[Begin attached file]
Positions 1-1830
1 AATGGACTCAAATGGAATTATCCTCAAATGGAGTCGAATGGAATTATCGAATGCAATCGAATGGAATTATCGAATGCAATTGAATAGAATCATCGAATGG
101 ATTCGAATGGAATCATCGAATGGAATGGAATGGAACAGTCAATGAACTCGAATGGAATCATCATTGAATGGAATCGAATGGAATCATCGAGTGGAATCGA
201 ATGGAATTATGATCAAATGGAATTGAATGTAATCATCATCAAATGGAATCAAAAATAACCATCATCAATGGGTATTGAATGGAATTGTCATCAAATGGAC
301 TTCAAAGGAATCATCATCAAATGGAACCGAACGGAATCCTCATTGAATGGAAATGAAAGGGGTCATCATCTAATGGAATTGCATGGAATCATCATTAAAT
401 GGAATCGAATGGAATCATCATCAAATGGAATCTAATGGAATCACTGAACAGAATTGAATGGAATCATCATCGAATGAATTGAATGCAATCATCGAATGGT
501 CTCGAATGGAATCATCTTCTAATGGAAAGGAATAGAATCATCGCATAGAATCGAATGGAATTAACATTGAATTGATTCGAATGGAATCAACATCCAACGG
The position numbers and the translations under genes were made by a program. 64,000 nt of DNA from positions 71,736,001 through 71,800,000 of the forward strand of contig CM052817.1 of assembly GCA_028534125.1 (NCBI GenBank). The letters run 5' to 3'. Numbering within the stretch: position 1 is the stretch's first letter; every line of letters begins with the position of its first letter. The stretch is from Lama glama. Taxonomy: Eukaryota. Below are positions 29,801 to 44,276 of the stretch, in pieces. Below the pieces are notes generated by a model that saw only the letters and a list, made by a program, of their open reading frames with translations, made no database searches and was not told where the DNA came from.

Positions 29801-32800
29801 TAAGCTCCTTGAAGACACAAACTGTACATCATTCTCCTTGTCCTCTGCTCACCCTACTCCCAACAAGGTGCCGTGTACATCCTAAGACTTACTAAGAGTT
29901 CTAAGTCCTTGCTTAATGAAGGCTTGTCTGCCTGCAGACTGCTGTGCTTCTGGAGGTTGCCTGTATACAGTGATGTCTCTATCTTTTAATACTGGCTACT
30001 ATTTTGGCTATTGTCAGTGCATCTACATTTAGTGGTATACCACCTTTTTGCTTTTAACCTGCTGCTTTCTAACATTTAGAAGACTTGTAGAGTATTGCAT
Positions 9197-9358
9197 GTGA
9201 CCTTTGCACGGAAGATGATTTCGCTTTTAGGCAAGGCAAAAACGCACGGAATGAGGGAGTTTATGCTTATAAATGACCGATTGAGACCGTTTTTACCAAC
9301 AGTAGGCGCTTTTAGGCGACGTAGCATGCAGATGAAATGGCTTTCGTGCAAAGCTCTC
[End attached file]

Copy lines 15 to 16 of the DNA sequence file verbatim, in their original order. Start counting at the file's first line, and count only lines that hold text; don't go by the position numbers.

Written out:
9201 CCTTTGCACGGAAGATGATTTCGCTTTTAGGCAAGGCAAAAACGCACGGAATGAGGGAGTTTATGCTTATAAATGACCGATTGAGACCGTTTTTACCAAC
9301 AGTAGGCGCTTTTAGGCGACGTAGCATGCAGATGAAATGGCTTTCGTGCAAAGCTCTC